Tournaments at your local course are a bit different. The idea behind many of these is for a big field to have a lot of fun in a relaxed, but competitive environment. Everyone deserves a chance to fight for first place and that’s the exact purpose of net scoring.
Frankly, there’s just not enough good players to have quality gross tournaments in most places. The same two or three would win every tournament. That might be fun for them, but where’s the camaraderie and spirit of getting more people involved?
A note to people who always shoot far from net par
Net scoring is designed to level the playing field, not give a competitive advantage to any one player. If you consistently shoot several strokes below net even, your handicap is likely off.
The same goes for people on the other side of the spectrum. A “vanity handicap” is a handicap too low for the player. This almost always means shooting several above net par come tournament time or a round with other golfers.
If you find yourself reading any part of this section and thinking to yourself it sounds like you, there’s a solution. Be sure to enter all of your scores without any fudging of the card.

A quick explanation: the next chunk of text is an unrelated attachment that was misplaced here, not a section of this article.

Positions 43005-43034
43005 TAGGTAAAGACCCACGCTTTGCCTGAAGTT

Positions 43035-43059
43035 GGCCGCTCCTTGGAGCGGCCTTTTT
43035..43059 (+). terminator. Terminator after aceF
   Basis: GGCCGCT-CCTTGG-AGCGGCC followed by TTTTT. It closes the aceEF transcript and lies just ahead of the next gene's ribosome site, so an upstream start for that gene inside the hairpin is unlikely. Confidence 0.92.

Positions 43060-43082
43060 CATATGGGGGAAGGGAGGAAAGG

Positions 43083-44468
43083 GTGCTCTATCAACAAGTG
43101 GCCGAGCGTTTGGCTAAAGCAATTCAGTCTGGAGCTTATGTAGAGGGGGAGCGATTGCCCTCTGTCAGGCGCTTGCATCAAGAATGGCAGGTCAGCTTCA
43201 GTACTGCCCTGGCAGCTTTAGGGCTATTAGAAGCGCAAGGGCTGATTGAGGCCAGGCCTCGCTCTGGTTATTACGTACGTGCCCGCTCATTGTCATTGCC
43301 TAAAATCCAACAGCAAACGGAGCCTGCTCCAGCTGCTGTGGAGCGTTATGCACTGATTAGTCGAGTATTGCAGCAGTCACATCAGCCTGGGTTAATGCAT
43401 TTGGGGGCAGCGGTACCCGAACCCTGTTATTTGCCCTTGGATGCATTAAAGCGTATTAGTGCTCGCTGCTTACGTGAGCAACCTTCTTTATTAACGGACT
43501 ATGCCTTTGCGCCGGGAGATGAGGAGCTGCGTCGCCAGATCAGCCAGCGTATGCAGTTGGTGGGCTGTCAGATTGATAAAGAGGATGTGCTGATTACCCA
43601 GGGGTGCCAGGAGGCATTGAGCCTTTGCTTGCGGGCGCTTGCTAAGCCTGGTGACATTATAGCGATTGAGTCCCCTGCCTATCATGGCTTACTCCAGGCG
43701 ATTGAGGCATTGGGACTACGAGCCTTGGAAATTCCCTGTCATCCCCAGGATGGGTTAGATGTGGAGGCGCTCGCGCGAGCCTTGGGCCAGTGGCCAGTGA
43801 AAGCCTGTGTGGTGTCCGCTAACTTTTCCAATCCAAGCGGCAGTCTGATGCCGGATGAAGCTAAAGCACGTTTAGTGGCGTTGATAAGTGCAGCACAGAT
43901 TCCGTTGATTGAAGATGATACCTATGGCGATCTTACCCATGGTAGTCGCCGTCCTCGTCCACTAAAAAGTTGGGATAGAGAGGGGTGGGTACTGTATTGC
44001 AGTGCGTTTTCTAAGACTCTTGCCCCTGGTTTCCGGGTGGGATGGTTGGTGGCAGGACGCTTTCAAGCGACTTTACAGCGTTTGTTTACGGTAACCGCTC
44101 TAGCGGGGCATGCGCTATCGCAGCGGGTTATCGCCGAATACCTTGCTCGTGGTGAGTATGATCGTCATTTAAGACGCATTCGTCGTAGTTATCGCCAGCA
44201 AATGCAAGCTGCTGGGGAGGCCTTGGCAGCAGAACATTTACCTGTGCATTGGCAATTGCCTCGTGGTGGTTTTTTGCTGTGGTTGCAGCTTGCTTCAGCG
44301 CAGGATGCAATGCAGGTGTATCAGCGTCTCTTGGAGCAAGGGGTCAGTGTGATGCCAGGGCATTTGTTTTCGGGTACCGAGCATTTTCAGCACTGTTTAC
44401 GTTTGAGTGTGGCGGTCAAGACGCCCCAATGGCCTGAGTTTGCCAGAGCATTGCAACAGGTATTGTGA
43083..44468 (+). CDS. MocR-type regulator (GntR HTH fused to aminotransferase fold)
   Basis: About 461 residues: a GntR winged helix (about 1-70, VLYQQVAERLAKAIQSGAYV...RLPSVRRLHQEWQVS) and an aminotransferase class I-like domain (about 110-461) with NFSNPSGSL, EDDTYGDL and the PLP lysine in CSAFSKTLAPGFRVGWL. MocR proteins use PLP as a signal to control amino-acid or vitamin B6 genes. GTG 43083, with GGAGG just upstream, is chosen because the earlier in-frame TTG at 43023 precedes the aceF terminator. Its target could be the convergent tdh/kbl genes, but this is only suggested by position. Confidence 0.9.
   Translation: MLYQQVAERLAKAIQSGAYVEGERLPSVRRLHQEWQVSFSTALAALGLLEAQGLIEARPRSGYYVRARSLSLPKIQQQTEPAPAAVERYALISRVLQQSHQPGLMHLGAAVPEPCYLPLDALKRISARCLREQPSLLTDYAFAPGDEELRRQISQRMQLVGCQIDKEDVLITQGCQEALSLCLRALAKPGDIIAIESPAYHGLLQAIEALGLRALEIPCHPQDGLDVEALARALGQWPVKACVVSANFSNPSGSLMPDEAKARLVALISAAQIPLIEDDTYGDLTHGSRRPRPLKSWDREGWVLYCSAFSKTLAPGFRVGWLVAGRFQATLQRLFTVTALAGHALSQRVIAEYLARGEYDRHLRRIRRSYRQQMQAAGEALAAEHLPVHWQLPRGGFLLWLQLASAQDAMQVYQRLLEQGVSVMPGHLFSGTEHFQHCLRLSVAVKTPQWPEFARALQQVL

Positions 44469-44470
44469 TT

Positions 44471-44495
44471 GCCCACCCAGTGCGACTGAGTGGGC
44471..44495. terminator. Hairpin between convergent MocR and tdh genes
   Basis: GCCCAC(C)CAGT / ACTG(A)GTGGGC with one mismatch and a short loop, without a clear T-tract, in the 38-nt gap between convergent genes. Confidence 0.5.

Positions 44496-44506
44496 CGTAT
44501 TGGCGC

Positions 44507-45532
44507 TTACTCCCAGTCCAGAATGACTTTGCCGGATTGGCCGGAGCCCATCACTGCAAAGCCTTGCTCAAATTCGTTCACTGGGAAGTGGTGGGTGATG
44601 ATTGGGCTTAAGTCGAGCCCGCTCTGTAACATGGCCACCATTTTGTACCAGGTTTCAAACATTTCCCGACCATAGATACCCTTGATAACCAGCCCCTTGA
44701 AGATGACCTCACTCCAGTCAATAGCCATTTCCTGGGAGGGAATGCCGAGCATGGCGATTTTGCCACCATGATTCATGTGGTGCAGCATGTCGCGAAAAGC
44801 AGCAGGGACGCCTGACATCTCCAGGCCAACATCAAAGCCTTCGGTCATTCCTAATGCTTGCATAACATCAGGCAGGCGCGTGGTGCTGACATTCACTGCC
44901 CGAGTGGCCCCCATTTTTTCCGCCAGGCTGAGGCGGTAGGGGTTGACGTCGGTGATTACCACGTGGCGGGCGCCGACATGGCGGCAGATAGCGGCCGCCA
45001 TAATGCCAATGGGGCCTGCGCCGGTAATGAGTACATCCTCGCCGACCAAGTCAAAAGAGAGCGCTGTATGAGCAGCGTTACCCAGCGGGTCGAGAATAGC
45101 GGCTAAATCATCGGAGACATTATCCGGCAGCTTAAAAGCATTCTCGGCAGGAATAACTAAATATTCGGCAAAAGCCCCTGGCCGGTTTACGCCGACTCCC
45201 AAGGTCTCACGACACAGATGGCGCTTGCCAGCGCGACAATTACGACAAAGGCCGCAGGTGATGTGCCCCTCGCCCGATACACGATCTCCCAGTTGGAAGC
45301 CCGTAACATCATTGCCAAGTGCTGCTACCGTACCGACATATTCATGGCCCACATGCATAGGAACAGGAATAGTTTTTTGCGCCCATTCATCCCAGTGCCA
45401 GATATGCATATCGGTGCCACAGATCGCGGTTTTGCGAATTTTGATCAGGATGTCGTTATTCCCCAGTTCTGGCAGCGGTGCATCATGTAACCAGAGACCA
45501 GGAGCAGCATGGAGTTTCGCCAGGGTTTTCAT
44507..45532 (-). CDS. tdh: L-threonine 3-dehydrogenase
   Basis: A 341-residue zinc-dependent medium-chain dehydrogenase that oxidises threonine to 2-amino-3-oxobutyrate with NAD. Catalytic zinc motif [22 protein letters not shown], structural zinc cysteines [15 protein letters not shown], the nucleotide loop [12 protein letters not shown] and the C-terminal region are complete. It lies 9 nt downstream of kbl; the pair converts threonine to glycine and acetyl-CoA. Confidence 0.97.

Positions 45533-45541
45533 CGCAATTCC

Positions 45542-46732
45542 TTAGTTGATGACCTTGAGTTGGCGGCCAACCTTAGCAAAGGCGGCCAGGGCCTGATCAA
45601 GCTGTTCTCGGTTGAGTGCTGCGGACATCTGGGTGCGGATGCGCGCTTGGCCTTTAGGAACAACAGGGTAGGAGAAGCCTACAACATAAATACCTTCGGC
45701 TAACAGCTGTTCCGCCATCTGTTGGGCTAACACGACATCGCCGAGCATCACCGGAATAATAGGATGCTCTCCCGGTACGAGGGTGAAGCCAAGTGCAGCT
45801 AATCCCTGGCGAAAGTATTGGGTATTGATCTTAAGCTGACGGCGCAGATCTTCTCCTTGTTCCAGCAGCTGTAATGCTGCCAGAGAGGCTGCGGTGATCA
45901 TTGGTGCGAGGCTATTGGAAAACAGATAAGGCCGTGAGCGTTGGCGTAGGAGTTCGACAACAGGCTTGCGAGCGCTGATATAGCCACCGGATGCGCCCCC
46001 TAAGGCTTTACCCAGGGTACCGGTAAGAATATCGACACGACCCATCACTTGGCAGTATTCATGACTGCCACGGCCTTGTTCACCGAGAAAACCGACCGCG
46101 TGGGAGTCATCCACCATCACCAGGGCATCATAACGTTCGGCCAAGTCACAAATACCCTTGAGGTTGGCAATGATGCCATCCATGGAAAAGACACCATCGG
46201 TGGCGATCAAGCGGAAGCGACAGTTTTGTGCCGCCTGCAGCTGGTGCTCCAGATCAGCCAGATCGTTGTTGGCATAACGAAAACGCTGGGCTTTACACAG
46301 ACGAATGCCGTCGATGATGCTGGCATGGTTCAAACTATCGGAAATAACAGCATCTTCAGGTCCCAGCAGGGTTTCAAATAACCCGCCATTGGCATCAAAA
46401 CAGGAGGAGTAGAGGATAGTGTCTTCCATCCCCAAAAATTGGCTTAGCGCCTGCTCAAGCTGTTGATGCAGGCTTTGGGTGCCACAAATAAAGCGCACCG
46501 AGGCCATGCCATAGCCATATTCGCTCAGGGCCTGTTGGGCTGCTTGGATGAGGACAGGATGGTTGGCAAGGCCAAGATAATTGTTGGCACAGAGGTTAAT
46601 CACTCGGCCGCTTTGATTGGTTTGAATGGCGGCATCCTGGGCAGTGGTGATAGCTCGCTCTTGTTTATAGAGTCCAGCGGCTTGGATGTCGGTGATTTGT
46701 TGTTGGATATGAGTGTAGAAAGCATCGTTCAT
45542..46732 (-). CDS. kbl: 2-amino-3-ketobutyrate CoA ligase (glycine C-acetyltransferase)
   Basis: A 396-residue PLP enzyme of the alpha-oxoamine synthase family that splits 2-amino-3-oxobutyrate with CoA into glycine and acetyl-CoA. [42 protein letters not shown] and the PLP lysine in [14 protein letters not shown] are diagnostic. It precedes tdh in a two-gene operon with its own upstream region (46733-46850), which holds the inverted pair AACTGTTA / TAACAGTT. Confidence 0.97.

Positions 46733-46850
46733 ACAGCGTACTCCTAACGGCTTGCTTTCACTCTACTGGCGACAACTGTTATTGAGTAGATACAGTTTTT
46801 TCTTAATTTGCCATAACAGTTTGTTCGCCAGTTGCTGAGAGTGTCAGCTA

This means no mulligans, OB is played from the spot of your previous shot, and no preferred lies (fluffing it up). Follow the same set of rules you’ll play in tournaments and your handicap will level off and give you the chance to compete fairly.
Net vs gross golf score as a whole
There is one way to keep score. There are two ways to judge a round.
Keeping score means recording every single shot you take throughout a round. Those same numbers are judged two different ways.
Gross and net. The major difference is that net scoring makes it possible to have fun, lighthearted, and sometimes not as lighthearted competition with others.
Golf has the handicap system in place to give everyone a chance to compare yourself to others using net scores. Your handicap follows your level improvement without any gaps. After all, what golfer doesn’t like being able to track it as their scores go down and skills go up?
If you’re new to golf check out our article on golf scoring terms.